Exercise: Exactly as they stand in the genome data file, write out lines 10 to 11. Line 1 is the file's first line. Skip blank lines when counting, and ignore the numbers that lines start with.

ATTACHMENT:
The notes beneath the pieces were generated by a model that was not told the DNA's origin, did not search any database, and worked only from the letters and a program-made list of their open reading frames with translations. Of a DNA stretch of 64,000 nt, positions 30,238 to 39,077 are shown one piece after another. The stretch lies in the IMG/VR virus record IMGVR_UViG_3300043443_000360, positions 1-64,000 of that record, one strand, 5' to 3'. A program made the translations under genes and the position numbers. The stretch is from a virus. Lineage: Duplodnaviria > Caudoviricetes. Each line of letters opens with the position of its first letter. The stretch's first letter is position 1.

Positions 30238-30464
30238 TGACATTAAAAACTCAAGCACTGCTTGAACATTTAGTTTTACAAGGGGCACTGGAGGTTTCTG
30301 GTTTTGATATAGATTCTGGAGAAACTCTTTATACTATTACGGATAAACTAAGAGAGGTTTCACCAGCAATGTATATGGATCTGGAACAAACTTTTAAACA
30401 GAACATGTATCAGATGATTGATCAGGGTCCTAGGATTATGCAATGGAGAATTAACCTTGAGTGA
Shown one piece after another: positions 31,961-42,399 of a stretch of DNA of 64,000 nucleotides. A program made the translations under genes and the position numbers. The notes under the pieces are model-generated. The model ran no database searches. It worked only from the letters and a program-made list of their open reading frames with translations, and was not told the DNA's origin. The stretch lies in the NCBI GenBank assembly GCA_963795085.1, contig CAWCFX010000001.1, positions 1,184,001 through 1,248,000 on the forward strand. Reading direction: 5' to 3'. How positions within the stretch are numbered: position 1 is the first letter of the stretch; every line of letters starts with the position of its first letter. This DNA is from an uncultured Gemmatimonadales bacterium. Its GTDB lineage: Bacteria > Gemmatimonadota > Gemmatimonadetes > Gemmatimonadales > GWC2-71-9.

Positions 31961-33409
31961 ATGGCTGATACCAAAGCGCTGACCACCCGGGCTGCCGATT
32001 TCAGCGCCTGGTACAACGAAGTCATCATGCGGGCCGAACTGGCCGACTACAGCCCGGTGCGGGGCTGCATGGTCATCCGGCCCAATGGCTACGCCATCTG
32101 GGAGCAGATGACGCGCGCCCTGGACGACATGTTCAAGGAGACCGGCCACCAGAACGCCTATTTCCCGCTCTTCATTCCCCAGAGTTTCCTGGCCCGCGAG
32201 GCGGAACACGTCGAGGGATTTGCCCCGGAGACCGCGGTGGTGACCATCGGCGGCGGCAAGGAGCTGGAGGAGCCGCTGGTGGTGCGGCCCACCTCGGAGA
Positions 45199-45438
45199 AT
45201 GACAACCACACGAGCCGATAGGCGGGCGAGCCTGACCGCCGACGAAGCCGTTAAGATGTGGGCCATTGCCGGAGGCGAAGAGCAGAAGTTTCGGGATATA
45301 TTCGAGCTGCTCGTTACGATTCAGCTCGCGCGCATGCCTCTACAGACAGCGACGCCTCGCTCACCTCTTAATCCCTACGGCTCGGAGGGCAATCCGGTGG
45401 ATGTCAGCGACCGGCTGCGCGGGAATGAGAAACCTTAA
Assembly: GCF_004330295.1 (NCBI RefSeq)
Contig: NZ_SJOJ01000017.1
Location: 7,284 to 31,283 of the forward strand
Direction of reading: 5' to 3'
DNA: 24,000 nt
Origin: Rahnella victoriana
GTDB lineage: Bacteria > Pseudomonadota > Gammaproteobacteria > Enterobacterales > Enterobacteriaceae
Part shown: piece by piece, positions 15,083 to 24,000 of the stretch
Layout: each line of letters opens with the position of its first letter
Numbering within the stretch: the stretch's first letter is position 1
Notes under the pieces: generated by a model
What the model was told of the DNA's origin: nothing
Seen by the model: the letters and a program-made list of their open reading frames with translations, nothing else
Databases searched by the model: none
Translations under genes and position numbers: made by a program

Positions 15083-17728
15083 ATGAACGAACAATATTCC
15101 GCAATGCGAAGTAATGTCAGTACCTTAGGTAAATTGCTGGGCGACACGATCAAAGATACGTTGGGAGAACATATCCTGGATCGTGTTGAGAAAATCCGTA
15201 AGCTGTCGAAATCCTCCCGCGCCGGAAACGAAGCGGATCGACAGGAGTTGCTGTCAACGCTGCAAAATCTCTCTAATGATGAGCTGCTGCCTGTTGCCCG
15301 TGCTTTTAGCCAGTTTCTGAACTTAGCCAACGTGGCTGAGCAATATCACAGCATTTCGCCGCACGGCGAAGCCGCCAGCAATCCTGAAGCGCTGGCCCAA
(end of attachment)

32101 GGAGCAGATGACGCGCGCCCTGGACGACATGTTCAAGGAGACCGGCCACCAGAACGCCTATTTCCCGCTCTTCATTCCCCAGAGTTTCCTGGCCCGCGAG
32201 GCGGAACACGTCGAGGGATTTGCCCCGGAGACCGCGGTGGTGACCATCGGCGGCGGCAAGGAGCTGGAGGAGCCGCTGGTGGTGCGGCCCACCTCGGAGA